"2. One major objective of foreign presence in Afghanistan was to reduce the ideological space that exists for extremist mindset. I think if you look at the last 10 years, the ideological space for extremists has only increased. In Pakistan, before 2001, there was only one suicide bomb attack inside Pakistan. Only in the last two or three years there have been more than 300 suicide bomb attacks, which have caused 30,000 civilian deaths.

"3. The number of people crossing from Afghanistan into Pakistan … has increased exponentially in the last six months, which means the borders are becoming less well-managed."

The foreign minister faced some questions about the presence of Osama bin Laden in Pakistan and the impact of the US raid in which the al-Qaeda leader was killed. "Osama bin Laden inflamed emotion on the US side, and it was equally so for the Pakistanis," she said. "Pakistani parliamentarians and US congressmen were equally upset, could neither believe it nor understand it.

"Osama bin Laden's presence in Pakistan was as much a disaster for us as it was for anyone else," the minister said. "There were intelligence failures." Khar said the US and Pakistan had a common enemy, and "going into a blame game" would not help anyone. On Dr Shakeel Afridi, who helped CIA in its hunt for Osama bin Laden, the foreign minister said Afridi "is no hero."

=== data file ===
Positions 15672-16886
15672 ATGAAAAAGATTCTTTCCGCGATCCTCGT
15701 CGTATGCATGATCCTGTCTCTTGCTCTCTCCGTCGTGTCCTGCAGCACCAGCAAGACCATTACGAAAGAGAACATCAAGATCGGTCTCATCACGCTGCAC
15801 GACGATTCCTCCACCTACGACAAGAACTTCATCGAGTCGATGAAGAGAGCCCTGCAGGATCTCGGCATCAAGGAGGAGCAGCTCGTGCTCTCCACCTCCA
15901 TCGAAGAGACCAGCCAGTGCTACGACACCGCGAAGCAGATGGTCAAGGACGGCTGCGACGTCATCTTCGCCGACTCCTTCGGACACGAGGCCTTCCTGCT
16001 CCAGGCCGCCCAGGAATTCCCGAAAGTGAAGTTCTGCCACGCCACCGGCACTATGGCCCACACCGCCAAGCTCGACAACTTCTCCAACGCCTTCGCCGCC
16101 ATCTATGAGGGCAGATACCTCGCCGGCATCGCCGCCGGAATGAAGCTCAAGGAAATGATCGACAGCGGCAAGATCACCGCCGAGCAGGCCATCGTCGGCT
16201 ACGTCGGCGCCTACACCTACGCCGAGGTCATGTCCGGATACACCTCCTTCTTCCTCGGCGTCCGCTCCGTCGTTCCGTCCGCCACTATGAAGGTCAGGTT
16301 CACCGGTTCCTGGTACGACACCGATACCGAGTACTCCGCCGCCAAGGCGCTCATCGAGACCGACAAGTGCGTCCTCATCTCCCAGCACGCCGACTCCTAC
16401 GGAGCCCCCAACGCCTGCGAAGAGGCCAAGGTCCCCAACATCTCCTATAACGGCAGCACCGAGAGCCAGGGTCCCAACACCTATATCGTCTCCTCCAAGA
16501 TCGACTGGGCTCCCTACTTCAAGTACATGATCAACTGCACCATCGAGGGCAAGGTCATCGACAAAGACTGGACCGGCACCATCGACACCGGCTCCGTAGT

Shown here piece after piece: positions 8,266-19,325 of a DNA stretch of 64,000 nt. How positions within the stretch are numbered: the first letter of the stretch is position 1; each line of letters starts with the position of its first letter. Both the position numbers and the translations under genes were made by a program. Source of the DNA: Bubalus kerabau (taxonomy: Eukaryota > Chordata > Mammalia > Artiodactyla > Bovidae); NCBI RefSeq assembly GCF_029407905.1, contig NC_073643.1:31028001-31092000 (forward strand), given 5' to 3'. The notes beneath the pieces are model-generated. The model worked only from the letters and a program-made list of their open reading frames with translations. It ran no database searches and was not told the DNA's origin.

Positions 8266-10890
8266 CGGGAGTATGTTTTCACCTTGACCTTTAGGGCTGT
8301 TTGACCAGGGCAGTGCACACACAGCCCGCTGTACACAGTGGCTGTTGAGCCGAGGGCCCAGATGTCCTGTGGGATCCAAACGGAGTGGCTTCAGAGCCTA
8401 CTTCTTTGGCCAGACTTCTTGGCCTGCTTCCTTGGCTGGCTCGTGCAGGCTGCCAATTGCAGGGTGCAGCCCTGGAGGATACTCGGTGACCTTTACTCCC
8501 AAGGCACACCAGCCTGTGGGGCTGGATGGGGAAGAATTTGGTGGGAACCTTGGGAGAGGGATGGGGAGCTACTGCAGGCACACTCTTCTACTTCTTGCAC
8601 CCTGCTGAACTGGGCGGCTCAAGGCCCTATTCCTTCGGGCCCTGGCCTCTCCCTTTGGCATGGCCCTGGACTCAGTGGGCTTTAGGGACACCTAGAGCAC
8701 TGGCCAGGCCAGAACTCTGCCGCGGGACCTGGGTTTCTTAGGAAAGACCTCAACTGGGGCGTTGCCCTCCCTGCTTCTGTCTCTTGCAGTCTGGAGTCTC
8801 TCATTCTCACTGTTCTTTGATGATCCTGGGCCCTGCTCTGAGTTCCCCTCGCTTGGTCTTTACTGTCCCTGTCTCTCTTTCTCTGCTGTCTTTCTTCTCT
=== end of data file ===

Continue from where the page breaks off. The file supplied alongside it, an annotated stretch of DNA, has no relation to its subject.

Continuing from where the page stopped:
"He did not know what he was doing," Khar said. "He is just a man with a long history of being up for hire both by terrorist organisations, and by any other intelligence organisation who so desires. He did not know who he was working for or what he was doing." The foreign minister went on to say that Afridi had left millions of Pakistani people and children at risk for polio because of his actions. "To me, he's a villain," she said.

Reuters adds: The arrest order for Ashraf along with a mass protest in the capital, led by Tahirul Qadri, has fueled fears among some politicians that the military was working with the judiciary to force out a civilian leader.

However, the ruling coalition led by the Pakistan People’s Party (PPP) has a majority in parliament and lawmakers can elect another prime minister if Ashraf is ousted.

The foreign minister downplayed the influence of Qadri, who played a role in backing a military coup in 1999. The fiery orator returned from Canada less than a month ago to lead a call for electoral reforms to bar corrupt politicians from office, which made him an instant hit among disillusioned Pakistanis.

Qadri is camped out near the federal parliament with thousands of supporters and has demanded the government resign.

The interior minister on Wednesday warned Qadri and his supporters to disperse, saying they were at risk of attack by militants.

"Everybody or anybody who has any credibility has distanced themselves from him by miles," Khar said. "He is a man who currently is becoming a pariah in some ways."

"These large hordes of numbers that we talk about that he has been able to gather are clearly not representative of the 180 million people," she said. "The demands that he is making are all ones which want to derail the democratic process."